Pulmonary and Extrapulmonary Effects of Increased Colloid Osmotic Pressure During Endotoxemia in Rats

Colloid osmotic pressure (COP) is generated across membranes that are permeable to water and low-molecular-weight substances but that are impermeable to large molecular compounds, such as plasma proteins. Fluid administration is a fundamental part of resuscitation therapy, which is performed by using either crystalloid or colloid solutions. Crystalloid solutions, such as Ringer’s lactate solutions and saline solutions, supply water and sodium to intravascular and extravascular compartments. Colloid solutions, such as those containing albumin, dextrans, or starches, increase the plasma COP and may shift fluid from the interstitial compartment to the intravascular compartment. Increased capillary permeability promotes the distribution of water from the intravascular to the interstitial space, leading to the development of multiple-organ edema, including pulmonary edema. This occurs in a wide variety of clinical disorders, including ARDS, sepsis, and septic shock, as well as head or body trauma. Animal models demonstrate that a multitude of endogenous vasodilator mediators, including oxygen free radicals, prostaglandins, leukotrienes, and tumor necrosis factor, are associated with increased capillary permeability. A continuing controversial question for the treatment of critically ill patients is which of the two major strategies, namely, colloid or crystalloid therapy, should be used to ameliorate the effects of increased capillary permeability and hypovolemia. generic claritin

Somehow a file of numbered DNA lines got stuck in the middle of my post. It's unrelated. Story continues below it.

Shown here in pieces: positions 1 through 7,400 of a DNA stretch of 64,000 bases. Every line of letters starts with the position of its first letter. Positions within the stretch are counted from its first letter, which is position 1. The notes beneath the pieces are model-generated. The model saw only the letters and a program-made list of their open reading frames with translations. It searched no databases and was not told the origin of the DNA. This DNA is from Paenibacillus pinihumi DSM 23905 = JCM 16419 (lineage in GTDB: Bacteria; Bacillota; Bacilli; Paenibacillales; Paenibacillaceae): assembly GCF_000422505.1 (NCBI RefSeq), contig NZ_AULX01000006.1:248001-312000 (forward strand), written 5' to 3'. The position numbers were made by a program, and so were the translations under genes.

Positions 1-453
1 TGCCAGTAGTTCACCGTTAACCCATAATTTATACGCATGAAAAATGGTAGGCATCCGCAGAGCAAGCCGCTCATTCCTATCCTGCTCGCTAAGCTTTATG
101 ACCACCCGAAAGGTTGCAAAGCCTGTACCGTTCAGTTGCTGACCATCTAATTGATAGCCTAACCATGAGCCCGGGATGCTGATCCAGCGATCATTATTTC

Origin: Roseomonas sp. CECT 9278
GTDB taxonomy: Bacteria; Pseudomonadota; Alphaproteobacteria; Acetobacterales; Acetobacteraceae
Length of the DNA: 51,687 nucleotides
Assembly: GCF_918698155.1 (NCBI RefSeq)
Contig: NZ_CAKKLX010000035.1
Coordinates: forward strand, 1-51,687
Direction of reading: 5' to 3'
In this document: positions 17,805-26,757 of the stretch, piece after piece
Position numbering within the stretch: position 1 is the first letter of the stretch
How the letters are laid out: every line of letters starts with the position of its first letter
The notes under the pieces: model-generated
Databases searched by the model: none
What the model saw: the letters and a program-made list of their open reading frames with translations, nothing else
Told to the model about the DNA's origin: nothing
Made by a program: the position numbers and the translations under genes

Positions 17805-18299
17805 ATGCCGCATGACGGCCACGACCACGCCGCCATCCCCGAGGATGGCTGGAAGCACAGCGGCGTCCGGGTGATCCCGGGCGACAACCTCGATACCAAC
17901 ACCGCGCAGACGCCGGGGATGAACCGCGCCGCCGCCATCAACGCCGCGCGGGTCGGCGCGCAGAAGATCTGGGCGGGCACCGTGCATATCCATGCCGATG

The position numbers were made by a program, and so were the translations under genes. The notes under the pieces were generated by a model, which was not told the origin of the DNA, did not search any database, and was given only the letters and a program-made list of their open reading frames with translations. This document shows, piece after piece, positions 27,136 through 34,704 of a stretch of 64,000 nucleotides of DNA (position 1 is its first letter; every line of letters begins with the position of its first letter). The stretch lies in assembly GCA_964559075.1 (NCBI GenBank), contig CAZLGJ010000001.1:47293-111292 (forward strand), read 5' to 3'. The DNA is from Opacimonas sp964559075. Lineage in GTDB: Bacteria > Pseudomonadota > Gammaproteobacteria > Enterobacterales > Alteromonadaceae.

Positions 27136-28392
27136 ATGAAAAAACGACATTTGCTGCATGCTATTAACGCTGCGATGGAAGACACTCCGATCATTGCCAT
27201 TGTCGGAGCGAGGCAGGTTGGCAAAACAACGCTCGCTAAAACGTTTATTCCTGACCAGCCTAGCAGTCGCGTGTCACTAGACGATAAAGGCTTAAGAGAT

Fluid transport across capillaries is a very complex chemophysical process, taking place at variable stages of different critical-care conditions. In general, fluid transport is defined by the Starling equation as a function of the following variables: (1) microvascular (capillary) hydrostatic pressure; (2) perimicrovascular hydrostatic pressure; (3) plasma COP; (4) COP of the interstitial fluid; (5) fluid conductance across capillary membrane (coefficient of filtration); and (6) the reflection coefficient (measures the extent to which the semipermeable membrane prevents egress of plasma proteins). A further dynamic factor, which is not included in the Starling equation, is the ability of the lymphatic system to clear fluid from the interstitium. Alterations in these forces influence the interstitial fluid accumulation (ie, edema formation),

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